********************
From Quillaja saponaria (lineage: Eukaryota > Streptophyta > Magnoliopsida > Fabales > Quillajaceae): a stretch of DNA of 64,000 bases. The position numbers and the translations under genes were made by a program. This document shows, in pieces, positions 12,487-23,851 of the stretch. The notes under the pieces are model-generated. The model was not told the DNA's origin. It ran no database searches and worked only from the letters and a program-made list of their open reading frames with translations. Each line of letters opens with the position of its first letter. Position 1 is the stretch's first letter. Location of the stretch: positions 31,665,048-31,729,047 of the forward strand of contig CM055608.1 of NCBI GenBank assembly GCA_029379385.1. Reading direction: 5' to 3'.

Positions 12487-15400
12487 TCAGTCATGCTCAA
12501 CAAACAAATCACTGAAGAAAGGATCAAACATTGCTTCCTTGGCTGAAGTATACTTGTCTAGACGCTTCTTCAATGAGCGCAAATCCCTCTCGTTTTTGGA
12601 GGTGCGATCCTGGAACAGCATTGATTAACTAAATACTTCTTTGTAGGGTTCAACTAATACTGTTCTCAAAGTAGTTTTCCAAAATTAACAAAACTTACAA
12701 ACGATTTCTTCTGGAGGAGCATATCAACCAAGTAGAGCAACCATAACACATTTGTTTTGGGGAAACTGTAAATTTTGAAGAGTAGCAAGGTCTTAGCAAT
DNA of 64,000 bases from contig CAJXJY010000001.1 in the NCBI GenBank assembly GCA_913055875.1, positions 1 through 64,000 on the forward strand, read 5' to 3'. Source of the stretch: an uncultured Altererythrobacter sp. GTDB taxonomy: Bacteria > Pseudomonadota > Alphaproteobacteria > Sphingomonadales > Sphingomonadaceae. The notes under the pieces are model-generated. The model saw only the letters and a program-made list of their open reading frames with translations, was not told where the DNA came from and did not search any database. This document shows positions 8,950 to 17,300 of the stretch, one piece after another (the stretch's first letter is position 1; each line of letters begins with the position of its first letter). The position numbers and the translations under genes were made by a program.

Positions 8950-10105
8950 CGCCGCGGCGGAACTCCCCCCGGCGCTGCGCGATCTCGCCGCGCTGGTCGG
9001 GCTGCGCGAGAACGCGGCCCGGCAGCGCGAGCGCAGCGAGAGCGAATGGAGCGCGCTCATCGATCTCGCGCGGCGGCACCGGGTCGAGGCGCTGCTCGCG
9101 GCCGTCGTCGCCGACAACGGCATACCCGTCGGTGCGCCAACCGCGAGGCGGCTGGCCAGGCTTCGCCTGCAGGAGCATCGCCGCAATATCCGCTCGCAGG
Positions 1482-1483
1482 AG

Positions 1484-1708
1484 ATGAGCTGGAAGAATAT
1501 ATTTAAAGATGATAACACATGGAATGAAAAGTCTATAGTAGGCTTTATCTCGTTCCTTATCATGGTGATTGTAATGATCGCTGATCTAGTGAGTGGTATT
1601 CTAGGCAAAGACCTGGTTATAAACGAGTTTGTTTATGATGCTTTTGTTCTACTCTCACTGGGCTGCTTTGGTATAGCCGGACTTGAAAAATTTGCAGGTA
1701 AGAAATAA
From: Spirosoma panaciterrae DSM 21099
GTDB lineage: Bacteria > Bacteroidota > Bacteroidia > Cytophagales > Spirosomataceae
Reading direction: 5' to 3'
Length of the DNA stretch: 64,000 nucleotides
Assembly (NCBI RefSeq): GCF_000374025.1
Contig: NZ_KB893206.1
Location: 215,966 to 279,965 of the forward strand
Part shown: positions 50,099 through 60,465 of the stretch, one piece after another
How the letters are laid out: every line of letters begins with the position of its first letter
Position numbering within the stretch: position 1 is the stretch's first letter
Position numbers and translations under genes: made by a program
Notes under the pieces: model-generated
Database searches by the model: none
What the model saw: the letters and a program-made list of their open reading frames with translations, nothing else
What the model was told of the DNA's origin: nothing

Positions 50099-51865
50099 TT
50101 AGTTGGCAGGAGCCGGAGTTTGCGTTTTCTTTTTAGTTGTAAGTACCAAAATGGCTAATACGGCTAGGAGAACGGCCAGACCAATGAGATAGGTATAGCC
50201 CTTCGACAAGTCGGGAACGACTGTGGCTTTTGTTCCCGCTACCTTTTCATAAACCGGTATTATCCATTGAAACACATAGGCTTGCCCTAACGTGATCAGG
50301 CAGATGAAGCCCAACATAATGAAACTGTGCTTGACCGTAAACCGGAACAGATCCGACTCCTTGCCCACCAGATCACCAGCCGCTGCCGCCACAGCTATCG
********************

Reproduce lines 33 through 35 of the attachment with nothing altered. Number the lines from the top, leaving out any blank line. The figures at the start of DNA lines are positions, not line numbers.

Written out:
What the model was told of the DNA's origin: nothing

Positions 50099-51865
50099 TT